Fig. 3: Imitation of multiple connections in biological neurons by configuration of multi-terminal FG and comparator.
figure 3

a Illustration of five connections in biological neurons. Pre-spikes of pre-neurons (V1, V2, V3, and V4) are integrated at the membrane potential of post-neuron (VFG), and then generate post-spikes (Vp). b Membrane potential for typical neuronal spike process. c Schematics of ion movement through the membrane gates at (i) EPSP, (ii) IPSP, (iii) depolarization, and (iv) repolarization. d Schematics of five connections in artificial neurons formed of multi-terminal FG and comparator configuration. Pre-spikes (V1, V2, V3, and V4) are integrated at the FG potential (VFG), and then generate post-spike (Vp). e FG potential for neuronal spike process. f Schematics of FG charging and discharging at (i) EPSP, (ii) IPSP, (iii) depolarization, and (iv) repolarization. g Retention behavior of 7 nm h-BN (left panel) and 4 nm h-BN (right panel). h Schematics of temporal summation in biological neurons. i Temporal summation LIF process of MT-FGMEM and comparator configuration. j Schematics of spatial summation in biological neurons. k Spatial summation LIF process of MT-FGMEM and comparator configuration.

Fig. 4: Unsupervised learning in artificial neuron and synapse based on MT-FGMEM.
figure 4

a Schematics of basic synapse-neuron assembly for unsupervised learning process by synaptic STDP and neuronal LIF functions. b, c STDP by correlation between pre-spike and post-spike. Only potentiation is used for our unsupervised learning simulation. d STDP based spike current change along the time difference between pre-spike and post-spike. e The unsupervised STDP weight change along the epoch (post-spike generation) in synapse (MT-FGMEM) and neuron (FG-com) unit cell. With (Δt ~ 0 s) or without feedback (Δt ~ \({{{{{\rm{\infty }}}}}}\)) of post-spike is controlled by connect and disconnect of feedback line, respectively.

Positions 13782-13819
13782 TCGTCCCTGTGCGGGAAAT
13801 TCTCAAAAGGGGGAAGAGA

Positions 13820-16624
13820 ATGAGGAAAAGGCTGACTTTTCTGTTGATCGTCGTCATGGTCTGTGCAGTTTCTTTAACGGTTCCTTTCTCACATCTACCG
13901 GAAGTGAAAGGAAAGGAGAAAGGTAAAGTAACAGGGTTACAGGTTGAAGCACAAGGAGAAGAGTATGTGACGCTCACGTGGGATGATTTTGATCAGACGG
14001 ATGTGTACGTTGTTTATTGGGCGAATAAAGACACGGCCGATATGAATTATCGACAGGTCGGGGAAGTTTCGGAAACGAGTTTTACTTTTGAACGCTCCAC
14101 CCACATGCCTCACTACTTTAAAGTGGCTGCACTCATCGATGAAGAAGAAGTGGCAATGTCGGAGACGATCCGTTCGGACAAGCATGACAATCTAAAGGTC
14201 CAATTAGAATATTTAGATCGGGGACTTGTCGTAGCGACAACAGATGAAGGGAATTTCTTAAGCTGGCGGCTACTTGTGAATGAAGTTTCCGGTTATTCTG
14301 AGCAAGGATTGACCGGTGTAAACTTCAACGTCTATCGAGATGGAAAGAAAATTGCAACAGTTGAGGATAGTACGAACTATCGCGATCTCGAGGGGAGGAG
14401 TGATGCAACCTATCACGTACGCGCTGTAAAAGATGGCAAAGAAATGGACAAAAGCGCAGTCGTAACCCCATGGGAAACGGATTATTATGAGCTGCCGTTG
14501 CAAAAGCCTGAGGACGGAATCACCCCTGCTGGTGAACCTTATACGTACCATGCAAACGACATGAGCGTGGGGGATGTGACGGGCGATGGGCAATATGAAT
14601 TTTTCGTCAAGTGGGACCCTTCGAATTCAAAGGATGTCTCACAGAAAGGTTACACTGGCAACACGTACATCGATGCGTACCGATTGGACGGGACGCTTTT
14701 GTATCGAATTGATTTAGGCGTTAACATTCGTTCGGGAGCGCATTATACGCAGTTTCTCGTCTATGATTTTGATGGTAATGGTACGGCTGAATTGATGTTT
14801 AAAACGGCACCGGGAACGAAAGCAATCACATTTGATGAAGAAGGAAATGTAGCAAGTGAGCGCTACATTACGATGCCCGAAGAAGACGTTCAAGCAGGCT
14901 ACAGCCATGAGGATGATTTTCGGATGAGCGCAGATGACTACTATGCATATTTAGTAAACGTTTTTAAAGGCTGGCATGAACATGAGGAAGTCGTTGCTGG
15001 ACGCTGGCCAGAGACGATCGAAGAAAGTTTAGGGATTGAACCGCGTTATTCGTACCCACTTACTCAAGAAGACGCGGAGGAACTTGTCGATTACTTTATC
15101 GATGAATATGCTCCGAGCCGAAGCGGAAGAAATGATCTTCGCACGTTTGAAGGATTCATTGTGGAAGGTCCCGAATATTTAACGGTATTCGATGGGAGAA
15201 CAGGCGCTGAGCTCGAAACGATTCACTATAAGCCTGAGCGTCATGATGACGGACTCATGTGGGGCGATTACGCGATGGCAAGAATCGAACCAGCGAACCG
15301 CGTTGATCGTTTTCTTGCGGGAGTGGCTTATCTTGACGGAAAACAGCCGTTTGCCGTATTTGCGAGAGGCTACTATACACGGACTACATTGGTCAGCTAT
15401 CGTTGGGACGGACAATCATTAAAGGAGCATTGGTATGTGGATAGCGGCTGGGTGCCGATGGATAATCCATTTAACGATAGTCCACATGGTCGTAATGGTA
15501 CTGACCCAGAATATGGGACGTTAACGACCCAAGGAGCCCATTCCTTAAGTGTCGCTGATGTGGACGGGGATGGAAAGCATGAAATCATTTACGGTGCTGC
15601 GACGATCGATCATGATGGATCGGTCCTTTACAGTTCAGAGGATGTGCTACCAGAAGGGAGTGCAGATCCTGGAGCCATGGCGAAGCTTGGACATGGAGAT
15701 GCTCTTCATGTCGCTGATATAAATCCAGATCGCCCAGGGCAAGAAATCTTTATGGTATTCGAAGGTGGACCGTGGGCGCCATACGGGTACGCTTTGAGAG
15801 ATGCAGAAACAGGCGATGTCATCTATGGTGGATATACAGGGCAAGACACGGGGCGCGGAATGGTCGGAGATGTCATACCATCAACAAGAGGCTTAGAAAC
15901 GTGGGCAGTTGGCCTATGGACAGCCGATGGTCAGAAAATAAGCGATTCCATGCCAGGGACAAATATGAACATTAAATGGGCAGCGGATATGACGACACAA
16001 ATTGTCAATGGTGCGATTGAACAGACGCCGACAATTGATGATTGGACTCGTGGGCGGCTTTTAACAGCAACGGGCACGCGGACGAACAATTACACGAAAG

Artificial neuron using MT-FGMEM and comparator configuration

Figure 3a shows a typical multi-connection of neurons where the central neuron (post-neuron) is connected to four pre-neurons. Figure 3b, c shows the neuron functions based on their membrane potential. The series of neuron processes are called LIF functions (details are shown in method)34. We demonstrated LIF function based on multi-connection neurons by using 5 terminals MT-FGMEM integrated with a comparator (Fig. 3d–f, and Supplementary Fig. S10). The FG-potential (VFG) emulates the temporal integration of pre-synaptic spikes by charge tunneling and trapping (Integration). As shown in Fig. 3e, f, VFG increases with positive spikes from V1, V2, and V4 ((i) in Fig. 3e, f) and decreases with negative spike from V3 ((ii) in Fig. 3e, f). The neuron threshold is emulated by applying a threshold voltage (Vth) to the reference electrode of the comparator. The FG is connected to the input electrode of the comparator to compare the VFG with Vth. The output voltage of the comparator (Vout) is 0.01 V (VCC in Supplementary Fig. S10) while the VFG is below Vth (Fig. 3e). Once the VFG exceeds Vth (>0 V) by signal integration ((iii) in Fig. 3e, f), the Vout of the comparator abruptly switches from VCC (0.01 V) to VEE (−7 V). The negative VEE is fed back to the V5 electrode on FG (Fig. 3d), releasing the FG potential to the initial state (−1.2 V). By reducing the VFG below Vth (<0 V), the Vout of the comparator returns to VCC ((iv) in Fig. 3e, f). These series of processes generate a post-spike (Fire). A highly reliable LIF profile is also observed in other FG-com neurons (Supplementary Fig. S11). The number of integrated spikes until the VFG exceeds Vth can be increased by adjusting the Va or tW of the spikes (Supplementary Fig. S11b). It is noted that the refractory period in our artificial neuron is about 1 μs, a propagation delay of comparator.